- Rewarded users for returning in a short time period.
- Rewarded users for helping friends every day.
- Allowed users to create without typing.
- Showed progress - everywhere - on everything.
- Made users feel lonely without friends - because when they got friends to play too, they’d stay longer.
- Enabled self-expression. Every farm had the stamp of the individual.
- Offered - increasing levels of complexity for mastery.
- Had surprises & limited time events, which made for excitement and more engagement.
FarmVille was popular because it entangled users in a web of social obligations. When users logged into Facebook, they were reminded that their friends and neighbors had sent them gifts, posted bonuses on their walls, and helped in some or the other way with the farm. In turn, that made you obligated to return the courtesies. As the French sociologist Marcel Mauss tells us, gifts are never free: they bind the giver and receiver in a loop of reciprocity. It is rude to refuse a gift, and even ruder still to not return the kindness. FarmVille thrived on that simple sentiment.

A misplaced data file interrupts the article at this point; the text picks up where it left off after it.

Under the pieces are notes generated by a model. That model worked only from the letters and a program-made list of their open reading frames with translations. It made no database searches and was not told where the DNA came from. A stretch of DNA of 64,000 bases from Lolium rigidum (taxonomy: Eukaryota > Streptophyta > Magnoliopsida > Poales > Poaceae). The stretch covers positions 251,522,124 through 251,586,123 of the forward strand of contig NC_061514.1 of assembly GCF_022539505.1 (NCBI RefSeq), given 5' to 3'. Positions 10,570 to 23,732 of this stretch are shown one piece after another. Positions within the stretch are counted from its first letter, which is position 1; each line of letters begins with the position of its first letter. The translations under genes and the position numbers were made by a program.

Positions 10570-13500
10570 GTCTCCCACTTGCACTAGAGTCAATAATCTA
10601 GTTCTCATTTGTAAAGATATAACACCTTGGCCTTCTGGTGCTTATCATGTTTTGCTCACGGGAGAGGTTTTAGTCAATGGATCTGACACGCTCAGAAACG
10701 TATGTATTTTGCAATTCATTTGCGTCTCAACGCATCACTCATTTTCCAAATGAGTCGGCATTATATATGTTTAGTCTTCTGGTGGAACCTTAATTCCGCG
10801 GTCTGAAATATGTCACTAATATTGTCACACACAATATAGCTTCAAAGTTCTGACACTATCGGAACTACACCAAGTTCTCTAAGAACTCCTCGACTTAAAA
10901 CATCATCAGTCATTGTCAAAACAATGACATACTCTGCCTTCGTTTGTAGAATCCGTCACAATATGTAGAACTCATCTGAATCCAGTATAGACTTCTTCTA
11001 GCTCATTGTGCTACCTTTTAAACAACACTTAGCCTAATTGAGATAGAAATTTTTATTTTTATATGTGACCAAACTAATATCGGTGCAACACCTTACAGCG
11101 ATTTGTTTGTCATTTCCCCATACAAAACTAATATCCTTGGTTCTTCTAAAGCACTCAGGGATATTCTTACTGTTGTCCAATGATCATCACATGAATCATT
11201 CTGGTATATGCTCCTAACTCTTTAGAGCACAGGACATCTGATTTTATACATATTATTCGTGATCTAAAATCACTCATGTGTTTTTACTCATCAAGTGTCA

And to be honest, my little green patch, my cows, my haystacks made me feel childlike and pure. I avoided the hacks, just enjoyed the daily chores without bothering about having more and more acres under my plough.
FarmVille is no more. It was a destination where I found comfort, solace and joy. But like all good things - everything has to end.
Source: ET Brand Equity